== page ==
The law was promoted as a public safety measure by the NRA and its supporters, but the recent spike in murders calls its efficacy into question.
Researchers are also beginning to track the law's effect over the long term, and the picture is not pretty.
The law took effect in 2005. Florida's monthly murder rate had been trending downward prior to that year, but a new study in the Journal of the American Medical Association has traced the law to a general 24.4 percent increase in the monthly homicide rate after 2005.
The study was published on Nov. 14 under the title, "Evaluating the Impact of Florida’s “Stand Your Ground” Self-defense Law on Homicide and Suicide by Firearm."
The researchers, based at the University of Oxford, found that gun-related homicides showed an even more significant increase, topping out at 31.6 percent.
They concluded that the "removal of restrictions on when and where individuals can use lethal force was associated with a significant increase in homicide and homicide by firearm in Florida."
"You've always dreamed of owning your own business.
"It might be more challenging than you thought. But you love being in charge and taking responsibility for making your dream a reality. You can't imagine doing anything else that makes you feel as accomplished and proud."
Florida has by far the most participating businesses, at 377. The next-closest state is Texas, with significantly fewer participants (263) but a much larger population. The population of Texas was projected at almost 27 million for 2014, and Florida was projected at less than 20 million.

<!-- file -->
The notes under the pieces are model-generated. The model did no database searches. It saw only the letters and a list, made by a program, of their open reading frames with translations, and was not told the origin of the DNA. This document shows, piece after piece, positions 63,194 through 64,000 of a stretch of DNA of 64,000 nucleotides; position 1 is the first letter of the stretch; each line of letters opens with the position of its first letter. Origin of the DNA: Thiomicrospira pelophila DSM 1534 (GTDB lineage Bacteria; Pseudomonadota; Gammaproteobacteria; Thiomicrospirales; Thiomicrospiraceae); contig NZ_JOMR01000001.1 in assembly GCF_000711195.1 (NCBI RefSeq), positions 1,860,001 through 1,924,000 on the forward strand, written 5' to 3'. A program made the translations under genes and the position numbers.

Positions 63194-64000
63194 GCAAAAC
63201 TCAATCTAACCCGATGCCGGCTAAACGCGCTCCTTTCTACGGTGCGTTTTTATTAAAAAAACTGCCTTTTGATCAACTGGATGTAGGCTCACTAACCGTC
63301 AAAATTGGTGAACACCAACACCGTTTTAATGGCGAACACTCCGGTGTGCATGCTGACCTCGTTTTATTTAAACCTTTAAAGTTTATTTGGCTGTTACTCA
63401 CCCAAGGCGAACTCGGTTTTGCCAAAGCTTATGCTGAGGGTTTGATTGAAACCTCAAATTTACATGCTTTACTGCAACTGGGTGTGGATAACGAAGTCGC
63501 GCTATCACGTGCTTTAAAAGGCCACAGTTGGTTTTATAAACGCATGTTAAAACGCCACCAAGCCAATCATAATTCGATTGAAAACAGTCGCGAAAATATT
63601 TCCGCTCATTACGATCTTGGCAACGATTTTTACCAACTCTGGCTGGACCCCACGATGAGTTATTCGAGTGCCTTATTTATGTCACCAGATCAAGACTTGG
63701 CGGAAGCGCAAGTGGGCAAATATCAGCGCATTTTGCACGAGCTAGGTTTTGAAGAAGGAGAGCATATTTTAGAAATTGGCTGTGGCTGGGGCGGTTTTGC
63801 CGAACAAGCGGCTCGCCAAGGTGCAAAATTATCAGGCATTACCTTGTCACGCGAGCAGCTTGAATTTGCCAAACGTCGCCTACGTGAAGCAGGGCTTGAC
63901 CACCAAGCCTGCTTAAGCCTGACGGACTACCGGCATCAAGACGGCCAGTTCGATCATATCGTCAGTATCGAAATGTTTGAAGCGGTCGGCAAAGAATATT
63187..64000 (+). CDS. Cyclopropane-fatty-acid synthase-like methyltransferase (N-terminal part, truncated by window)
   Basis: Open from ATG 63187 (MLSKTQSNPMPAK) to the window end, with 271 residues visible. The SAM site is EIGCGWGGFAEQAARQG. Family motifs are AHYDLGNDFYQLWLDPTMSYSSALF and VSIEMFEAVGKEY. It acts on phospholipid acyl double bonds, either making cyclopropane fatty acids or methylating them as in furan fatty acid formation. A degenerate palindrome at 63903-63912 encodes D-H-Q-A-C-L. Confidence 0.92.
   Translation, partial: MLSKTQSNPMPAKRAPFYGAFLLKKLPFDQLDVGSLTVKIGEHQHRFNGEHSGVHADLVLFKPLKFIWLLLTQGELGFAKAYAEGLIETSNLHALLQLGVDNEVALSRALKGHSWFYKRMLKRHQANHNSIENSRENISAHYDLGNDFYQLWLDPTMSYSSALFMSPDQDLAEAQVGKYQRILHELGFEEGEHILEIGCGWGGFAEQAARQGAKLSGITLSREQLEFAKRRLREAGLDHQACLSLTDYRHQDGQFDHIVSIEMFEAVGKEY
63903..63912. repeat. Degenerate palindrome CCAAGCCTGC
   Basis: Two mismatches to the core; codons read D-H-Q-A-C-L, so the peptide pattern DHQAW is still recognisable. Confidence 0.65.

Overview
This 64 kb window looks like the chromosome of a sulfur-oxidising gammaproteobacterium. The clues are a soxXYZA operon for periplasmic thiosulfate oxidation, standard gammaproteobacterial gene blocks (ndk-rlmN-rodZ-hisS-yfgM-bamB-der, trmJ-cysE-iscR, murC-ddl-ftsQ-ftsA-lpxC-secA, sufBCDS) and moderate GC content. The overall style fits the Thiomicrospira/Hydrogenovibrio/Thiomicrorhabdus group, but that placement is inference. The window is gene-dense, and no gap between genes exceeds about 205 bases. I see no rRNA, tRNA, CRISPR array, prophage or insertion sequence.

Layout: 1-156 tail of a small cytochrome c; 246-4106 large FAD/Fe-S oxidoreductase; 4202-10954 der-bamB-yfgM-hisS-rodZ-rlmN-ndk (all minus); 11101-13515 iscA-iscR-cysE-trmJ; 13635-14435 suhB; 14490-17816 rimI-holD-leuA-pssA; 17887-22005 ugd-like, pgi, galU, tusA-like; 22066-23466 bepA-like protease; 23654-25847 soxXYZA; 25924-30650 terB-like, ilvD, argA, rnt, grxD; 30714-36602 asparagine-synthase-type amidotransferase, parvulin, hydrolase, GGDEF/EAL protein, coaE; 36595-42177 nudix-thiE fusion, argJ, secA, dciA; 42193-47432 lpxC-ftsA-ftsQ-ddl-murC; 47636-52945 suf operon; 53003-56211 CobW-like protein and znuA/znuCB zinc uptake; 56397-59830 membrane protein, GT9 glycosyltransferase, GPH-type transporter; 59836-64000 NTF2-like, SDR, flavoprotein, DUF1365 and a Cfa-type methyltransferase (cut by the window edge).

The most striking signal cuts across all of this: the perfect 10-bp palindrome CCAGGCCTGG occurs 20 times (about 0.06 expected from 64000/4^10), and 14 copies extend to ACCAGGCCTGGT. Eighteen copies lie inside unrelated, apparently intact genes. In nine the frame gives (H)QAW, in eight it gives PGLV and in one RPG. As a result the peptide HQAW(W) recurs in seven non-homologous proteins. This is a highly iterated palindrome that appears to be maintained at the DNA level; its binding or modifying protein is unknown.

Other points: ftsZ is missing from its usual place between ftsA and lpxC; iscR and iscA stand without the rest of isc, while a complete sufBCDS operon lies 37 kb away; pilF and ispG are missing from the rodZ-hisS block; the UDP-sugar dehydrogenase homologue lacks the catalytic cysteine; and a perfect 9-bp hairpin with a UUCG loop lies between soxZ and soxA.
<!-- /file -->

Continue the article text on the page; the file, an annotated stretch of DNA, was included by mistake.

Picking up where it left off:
California comes in third with 254 participants and an even larger projected population of almost 39 million.
So, what's going on in Florida? A quick skim of the list of NRA Business Alliance participants in Florida reveals why FedEx -- or any other shipping company -- would be interested in courting that market. The membership is heavy with retail establishments -- namely, firearms dealers and pawn shops -- as well as security firms and training facilities.
The company has set some ambitious goals for reducing its carbon footprint and conserving resources, and it already has a good track record.
One standout example is a striking green roof at its sorting center located at O'Hare International Airport in Chicago.
FedEx is also an early adopter of electric vehicles, and it helped to launch the trend of installing on site renewable energy at sports stadium.
But if the Guns Down campaign gains momentum, FedEx could take a hit, green branding or not.
Photo (cropped): by Daniel Oines via flickr.com, creative commons license.
Tina writes frequently for TriplePundit and other websites, with a focus on military, government and corporate sustainability, clean tech research and emerging energy technologies. She is a former Deputy Director of Public Affairs of the New York City Department of Environmental Protection, and author of books and articles on recycling and other conservation themes. She is currently Deputy Director of Public Information for the County of Union, New Jersey. Views expressed here are her own and do not necessarily reflect agency policy.